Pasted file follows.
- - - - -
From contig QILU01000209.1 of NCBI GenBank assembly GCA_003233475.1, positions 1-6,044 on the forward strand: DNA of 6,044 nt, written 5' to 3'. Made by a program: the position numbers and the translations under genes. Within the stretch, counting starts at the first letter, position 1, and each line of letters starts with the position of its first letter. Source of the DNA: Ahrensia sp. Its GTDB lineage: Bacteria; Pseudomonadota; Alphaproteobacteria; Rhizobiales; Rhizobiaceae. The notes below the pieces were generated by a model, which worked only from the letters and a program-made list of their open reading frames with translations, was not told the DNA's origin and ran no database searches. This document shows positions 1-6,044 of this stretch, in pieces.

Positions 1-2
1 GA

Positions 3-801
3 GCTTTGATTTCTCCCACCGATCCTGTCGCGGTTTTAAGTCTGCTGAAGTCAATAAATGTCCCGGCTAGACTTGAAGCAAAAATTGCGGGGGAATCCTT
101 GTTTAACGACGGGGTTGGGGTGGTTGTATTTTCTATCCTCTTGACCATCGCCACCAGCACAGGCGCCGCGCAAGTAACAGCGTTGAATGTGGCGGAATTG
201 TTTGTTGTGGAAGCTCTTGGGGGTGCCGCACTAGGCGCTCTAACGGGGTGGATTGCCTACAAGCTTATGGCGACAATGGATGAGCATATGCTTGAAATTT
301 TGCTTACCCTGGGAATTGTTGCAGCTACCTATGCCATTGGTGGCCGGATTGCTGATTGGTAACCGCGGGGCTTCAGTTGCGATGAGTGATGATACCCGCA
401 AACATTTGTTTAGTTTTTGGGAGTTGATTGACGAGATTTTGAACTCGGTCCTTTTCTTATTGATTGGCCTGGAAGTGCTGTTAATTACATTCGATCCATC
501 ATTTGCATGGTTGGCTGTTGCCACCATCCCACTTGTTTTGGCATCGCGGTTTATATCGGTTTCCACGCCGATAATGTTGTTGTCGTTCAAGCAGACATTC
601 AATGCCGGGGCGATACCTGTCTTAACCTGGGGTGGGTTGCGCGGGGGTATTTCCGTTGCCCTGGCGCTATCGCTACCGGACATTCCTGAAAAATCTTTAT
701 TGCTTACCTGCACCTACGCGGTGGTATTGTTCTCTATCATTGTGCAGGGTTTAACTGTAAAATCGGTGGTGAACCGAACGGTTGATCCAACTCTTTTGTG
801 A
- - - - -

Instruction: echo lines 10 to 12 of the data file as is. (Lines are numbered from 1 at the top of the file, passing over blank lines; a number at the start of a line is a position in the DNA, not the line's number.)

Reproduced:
501 ATTTGCATGGTTGGCTGTTGCCACCATCCCACTTGTTTTGGCATCGCGGTTTATATCGGTTTCCACGCCGATAATGTTGTTGTCGTTCAAGCAGACATTC
601 AATGCCGGGGCGATACCTGTCTTAACCTGGGGTGGGTTGCGCGGGGGTATTTCCGTTGCCCTGGCGCTATCGCTACCGGACATTCCTGAAAAATCTTTAT
701 TGCTTACCTGCACCTACGCGGTGGTATTGTTCTCTATCATTGTGCAGGGTTTAACTGTAAAATCGGTGGTGAACCGAACGGTTGATCCAACTCTTTTGTG